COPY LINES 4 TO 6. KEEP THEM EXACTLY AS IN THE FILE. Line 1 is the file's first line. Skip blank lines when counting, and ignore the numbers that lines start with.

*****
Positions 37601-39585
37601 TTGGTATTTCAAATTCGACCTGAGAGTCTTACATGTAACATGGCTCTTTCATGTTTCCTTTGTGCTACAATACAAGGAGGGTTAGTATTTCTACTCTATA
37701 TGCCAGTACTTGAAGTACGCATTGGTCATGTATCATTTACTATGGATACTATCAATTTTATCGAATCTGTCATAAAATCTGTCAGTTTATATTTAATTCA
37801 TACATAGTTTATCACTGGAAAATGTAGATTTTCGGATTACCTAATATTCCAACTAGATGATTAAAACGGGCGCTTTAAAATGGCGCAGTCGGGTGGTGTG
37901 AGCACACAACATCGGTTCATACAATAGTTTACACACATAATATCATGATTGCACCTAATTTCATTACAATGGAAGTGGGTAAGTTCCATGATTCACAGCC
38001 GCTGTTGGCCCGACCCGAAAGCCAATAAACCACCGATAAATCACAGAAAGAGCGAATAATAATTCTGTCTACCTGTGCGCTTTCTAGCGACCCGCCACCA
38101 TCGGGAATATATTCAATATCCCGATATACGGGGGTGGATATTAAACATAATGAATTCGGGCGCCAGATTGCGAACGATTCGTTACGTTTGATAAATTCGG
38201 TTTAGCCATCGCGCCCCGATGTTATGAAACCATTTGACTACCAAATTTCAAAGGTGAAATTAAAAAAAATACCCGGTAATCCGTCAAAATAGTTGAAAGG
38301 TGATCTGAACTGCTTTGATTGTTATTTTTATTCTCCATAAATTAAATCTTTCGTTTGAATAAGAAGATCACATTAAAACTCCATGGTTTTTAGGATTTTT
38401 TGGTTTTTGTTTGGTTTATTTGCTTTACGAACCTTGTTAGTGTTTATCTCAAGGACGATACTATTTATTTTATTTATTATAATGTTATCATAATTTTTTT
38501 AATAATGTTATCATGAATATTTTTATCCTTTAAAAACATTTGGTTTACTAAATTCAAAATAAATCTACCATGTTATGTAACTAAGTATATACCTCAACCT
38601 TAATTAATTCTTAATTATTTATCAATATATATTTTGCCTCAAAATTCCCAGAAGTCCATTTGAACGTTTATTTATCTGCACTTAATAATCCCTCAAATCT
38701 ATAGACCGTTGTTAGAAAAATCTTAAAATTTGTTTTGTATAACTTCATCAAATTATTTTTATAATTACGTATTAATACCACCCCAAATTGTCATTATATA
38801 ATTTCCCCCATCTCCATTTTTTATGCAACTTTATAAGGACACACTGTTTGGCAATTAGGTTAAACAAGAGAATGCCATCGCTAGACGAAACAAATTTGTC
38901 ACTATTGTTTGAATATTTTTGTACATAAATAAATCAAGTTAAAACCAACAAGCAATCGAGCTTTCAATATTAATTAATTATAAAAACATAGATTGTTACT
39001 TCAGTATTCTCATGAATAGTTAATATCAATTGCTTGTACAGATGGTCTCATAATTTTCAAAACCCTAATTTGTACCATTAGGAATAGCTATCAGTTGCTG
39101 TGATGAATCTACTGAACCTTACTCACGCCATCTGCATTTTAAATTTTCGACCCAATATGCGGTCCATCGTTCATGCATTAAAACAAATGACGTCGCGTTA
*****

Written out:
37801 TACATAGTTTATCACTGGAAAATGTAGATTTTCGGATTACCTAATATTCCAACTAGATGATTAAAACGGGCGCTTTAAAATGGCGCAGTCGGGTGGTGTG
37901 AGCACACAACATCGGTTCATACAATAGTTTACACACATAATATCATGATTGCACCTAATTTCATTACAATGGAAGTGGGTAAGTTCCATGATTCACAGCC
38001 GCTGTTGGCCCGACCCGAAAGCCAATAAACCACCGATAAATCACAGAAAGAGCGAATAATAATTCTGTCTACCTGTGCGCTTTCTAGCGACCCGCCACCA